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4 August 2012
Syria – The LA Times reported: Gunmen kidnapped dozens of Iranian pilgrims on a trip to strife-torn Syria on Saturday, the latest in a series of abductions that have targeted citizens of Iran, a major international ally of Syrian President Bashar Assad. The pilgrims — the number was variously reported as 47 and 48 — were kidnapped by “armed opposition groups” as they were heading from the Damascus airport to a home in the suburbs of the capital, the official Iranian news service reported. They were planning to visit a major Shiite Muslim shrine on the southern outskirts of Damascus. Meanwhile, new battles were reported Saturday in the northern Syrian city of Aleppo, where rebels have occupied several neighborhoods and are seeking to control the entire city. News agencies reported that government artillery and helicopter gunships pounded rebel positions in the city.
Iran – The Boston Globe reported: Iran claimed Saturday that it had successfully test-fired an upgraded version of a short-range ballistic missile with improved accuracy, increasing the Islamic Republic’s capability to strike both land and naval targets. Defense Minister General Ahmad Vahidi said the solid-fueled Fateh-110 has a range of 185 miles. He claimed the weapon could strike with pin-point precision, making it the most accurate weapon of its kind in Iran’s arsenal. ‘‘By reaching this generation of the Fateh-110, a new capability has been added to our armed forces in striking sea and land targets,’’ state TV quoted Vahidi as saying. ‘‘Few countries in the world possess the technology to build such missiles.’’
Burma – Australia Network NEWS reported: The United Nations is calling for an urgent independent investigation into sectarian violence between ethnic Rakhine Buddhists and Muslim Rohingya’s in Burma last month. The ethnic clashes in Rakhine state left at least 78 people dead and tens of thousands homeless. Speaking at the end of a six day visit to the country, the UN’s human rights envoy to Burma, Tomas Ojea Quintana, says he heard numerous reports of human rights violations.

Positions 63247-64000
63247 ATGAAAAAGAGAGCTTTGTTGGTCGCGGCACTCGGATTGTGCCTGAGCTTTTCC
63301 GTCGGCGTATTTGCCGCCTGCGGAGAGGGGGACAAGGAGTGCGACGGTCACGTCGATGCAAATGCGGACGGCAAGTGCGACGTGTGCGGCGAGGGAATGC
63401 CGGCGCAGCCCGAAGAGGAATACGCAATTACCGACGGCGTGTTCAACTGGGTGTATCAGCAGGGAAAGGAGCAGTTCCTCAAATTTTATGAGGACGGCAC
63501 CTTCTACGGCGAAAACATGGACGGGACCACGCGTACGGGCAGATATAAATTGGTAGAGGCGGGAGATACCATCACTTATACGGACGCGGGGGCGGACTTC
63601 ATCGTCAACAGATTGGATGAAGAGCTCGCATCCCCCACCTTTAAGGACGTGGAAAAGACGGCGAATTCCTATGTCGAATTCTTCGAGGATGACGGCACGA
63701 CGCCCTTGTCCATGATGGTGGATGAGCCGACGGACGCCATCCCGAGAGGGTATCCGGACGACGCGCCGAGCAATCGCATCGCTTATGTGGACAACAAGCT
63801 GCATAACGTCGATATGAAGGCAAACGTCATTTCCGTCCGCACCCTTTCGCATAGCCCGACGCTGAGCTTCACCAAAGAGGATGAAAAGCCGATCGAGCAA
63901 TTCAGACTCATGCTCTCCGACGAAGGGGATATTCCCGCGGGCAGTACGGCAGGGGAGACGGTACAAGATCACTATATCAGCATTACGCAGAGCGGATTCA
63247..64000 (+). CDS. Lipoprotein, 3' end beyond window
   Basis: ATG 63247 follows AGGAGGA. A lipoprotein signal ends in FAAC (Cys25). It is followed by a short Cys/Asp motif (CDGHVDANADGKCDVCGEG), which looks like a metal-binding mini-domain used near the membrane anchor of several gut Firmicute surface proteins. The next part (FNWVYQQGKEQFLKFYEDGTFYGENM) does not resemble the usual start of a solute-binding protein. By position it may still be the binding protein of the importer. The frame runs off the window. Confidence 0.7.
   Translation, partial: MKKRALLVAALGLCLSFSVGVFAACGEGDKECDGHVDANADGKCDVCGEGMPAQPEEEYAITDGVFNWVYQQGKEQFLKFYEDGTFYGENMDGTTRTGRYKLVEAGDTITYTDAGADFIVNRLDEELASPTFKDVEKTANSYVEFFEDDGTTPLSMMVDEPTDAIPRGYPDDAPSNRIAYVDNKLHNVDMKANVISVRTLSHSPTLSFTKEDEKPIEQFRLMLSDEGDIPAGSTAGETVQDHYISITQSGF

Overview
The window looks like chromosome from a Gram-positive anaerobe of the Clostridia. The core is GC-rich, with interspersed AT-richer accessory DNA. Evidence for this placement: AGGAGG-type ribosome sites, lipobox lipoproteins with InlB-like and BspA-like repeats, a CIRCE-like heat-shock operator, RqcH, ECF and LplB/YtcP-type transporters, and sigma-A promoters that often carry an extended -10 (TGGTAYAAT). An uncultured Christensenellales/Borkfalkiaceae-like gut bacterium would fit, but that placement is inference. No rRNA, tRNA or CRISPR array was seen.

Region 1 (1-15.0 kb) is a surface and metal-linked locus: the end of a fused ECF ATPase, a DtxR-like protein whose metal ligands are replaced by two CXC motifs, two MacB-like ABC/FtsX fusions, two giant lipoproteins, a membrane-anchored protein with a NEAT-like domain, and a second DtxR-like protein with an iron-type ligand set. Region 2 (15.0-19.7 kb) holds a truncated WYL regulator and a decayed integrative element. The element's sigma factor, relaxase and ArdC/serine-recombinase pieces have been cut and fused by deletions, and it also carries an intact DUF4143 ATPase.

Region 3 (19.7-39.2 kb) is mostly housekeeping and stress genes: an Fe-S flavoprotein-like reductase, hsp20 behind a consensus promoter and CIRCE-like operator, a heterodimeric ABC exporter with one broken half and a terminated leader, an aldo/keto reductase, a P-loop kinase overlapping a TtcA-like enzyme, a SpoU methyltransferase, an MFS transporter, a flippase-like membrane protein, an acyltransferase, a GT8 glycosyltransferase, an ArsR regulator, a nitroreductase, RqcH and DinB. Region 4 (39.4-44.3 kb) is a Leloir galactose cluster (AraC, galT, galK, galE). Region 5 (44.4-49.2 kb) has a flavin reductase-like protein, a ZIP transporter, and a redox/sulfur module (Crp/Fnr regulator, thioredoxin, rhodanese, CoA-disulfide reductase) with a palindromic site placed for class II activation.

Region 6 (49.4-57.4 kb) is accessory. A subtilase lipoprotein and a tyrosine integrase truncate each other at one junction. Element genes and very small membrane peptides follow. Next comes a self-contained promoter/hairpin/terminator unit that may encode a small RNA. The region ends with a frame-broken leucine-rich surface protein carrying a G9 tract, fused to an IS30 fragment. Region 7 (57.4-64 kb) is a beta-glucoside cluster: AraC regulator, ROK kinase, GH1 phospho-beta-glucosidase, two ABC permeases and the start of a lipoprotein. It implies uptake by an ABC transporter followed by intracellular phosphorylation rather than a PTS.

Yemen – The International NEWS of Pakistan reported: A suicide bomber struck at a funeral in a village in Yemen’s southern province of Abyan overnight, killing at least 25 tribal fighters and wounding dozens more, officials and medics said on Sunday. The bomber targeted tribesmen who fought alongside the Yemeni army during an offensive against al-Qaida-linked militants in Abyan that the government hailed as a major victory in June. “We have many people with critical injuries and we don’t have the means to treat them,” said a doctor at al-Razi hospital, which was filling up with the wounded. The attack highlighted the enduring threat of Islamist militancy in Yemen and may alarm the United States and Saudi Arabia, which increasingly view the impoverished state as a front line in their war on al-Qaida and its affiliates.
Vietnam – The Australian reported: Vietnamese police have detained at least 20 people in a protest in Hanoi against Beijing’s territorial claims in the disputed South China Sea. Demonstrators were forced into waiting buses and taken to a rehabilitation centre usually used to detain sex workers and drug users, after attempting to gather in defiance of a heavy police presence, one detainee told AFP. “There are at least 25 people here and there are arrestees elsewhere,” the person — who requested anonymity for security reasons — said by telephone from the Loc Ha detention centre. Another eyewitness estimated that 20 people had been detained. Before being forcibly dispersed, the activists shouted “Down with China’s aggression!” and waved Vietnamese flags and banners. The protest is the fourth such rally in just over a month to be staged by activists in Hanoi. There were no arrests at the previous three.
Afghanistan – The Detroit Free Press reported: The Afghan parliament voted Saturday to dismiss the country’s defense and interior ministers, a move that threatens to throw the country’s security apparatus into confusion as foreign forces pull out of the country. The vote demands the firings of two of President Hamid Karzai’s key security lieutenants: Defense Minister Abdul Rahim Wardak, one of the top Afghan officials most trusted by the U.S., and Interior Minister Bismullah Khan Mohammadi. The votes of no-confidence come at a crucial time in the war, when Afghan police and soldiers are increasingly taking over responsibility from international troops, who are to leave Afghanistan or move into support roles by the end of 2014.